Principles of Business Management
Week 2b Lecture
During this lecture, we will discuss the various types of managerial planning: strategic, tactical, and operational.
The importance of planning is that once it is written down on paper, it figuratively commits the organization to the plan.
There are three main types of plans that can help managers achieve their organization's goals which are strategic plans, tactical plans, and operational plans, and we will briefly discuss each one below.
Simply stated, a strategic plan is the blueprint of the steps to achieve the goals designed for the organization as a whole rather than the goals of an individual division or department. Leaders usually base their strategic plan around the organization's mission and vision. These plans look two, five, or even ten years into the future and are what will help take the organization from where it is today to where it wants to be. Successful strategic plans need total buy in from every level of management within the organization. Usually the leaders of the organization establish the direction and objectives of the plan for the entire organization, while managers establish similar directions and objectives for their individual departments.
An organizationís tactical plan usually focuses on what lower level departments within the organization need to do, how they need to do it, and who is managing it. Tactics are what is needed to take a strategy and make it work. In most cases, tactical plans revolve around shorter time periods and have a narrower focus than do strategic plans. Tactical plans normally are devised for a year or less as they are thought of as short-term goals as opposed to longer term strategic goals.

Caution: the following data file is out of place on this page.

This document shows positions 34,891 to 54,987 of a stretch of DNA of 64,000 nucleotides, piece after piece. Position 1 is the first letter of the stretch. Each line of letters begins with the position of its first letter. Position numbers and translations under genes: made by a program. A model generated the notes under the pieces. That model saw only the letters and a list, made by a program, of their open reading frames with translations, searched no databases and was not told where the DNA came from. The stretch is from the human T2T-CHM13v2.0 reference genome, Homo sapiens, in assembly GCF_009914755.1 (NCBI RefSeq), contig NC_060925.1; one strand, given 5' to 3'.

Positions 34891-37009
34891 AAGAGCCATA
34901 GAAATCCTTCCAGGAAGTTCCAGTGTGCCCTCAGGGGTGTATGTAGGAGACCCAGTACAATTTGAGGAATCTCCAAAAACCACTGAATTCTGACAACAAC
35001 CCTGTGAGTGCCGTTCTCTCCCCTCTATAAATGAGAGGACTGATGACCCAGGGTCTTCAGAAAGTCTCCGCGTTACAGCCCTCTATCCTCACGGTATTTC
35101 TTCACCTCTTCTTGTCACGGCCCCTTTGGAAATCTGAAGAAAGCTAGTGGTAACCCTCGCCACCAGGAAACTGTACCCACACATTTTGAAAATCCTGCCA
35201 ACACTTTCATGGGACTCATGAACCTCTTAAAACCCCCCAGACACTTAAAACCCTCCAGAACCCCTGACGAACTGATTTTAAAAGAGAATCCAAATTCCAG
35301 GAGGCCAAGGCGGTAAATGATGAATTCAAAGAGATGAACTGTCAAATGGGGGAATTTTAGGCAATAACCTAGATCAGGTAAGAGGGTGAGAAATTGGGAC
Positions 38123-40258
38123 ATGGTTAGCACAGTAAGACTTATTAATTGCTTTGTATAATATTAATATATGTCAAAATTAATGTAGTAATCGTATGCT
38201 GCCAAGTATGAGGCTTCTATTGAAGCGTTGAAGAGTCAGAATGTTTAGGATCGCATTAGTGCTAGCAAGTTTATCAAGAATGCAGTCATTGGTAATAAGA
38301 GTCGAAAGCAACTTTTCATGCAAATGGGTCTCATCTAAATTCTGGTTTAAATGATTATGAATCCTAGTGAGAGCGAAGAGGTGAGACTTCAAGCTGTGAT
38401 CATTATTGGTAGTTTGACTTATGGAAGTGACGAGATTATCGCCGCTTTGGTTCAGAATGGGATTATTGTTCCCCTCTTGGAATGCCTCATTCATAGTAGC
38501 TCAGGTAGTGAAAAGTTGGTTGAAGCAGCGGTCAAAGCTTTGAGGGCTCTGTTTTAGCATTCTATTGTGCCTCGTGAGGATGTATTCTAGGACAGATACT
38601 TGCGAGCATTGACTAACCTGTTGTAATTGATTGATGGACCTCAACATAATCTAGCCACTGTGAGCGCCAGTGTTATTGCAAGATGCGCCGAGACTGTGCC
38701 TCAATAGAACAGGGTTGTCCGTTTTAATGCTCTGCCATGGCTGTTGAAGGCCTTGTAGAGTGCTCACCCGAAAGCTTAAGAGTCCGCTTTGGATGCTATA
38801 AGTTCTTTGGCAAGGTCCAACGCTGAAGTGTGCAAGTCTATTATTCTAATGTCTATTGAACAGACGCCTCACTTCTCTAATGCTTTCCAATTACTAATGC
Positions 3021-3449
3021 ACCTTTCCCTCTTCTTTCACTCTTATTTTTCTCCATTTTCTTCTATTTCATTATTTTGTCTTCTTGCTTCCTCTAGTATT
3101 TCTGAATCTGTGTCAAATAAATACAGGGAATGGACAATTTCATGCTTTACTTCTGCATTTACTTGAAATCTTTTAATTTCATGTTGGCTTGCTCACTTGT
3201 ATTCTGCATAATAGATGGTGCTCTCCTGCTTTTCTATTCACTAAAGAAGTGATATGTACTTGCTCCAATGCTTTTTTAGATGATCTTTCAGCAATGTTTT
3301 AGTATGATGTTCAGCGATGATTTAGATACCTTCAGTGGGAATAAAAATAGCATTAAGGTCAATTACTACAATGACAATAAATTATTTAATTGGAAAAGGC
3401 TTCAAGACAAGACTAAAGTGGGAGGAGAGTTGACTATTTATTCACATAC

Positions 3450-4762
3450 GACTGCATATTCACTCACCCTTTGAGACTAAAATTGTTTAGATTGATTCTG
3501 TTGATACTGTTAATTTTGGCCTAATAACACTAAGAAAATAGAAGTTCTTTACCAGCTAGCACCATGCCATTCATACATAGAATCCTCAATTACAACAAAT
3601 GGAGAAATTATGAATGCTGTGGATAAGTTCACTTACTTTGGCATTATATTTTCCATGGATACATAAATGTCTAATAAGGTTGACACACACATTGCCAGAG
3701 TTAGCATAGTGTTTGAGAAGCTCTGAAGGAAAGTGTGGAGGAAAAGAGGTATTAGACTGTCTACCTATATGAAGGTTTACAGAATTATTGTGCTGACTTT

Simply stated, operational goals are the particular outcomes expected from all departments and individuals within the organization and are exact and quantifiable. In other words, a manager will use an operational plan to attain their job responsibilities. There are two main types of operational plans which are single-use plans and ongoing plans. Single-use plans focus on activities or events which do not repeat such as budget. Ongoing plans preserve their value over time while undergoing occasional modifications and updates. Policies, rules, and procedures are all examples of ongoing plans.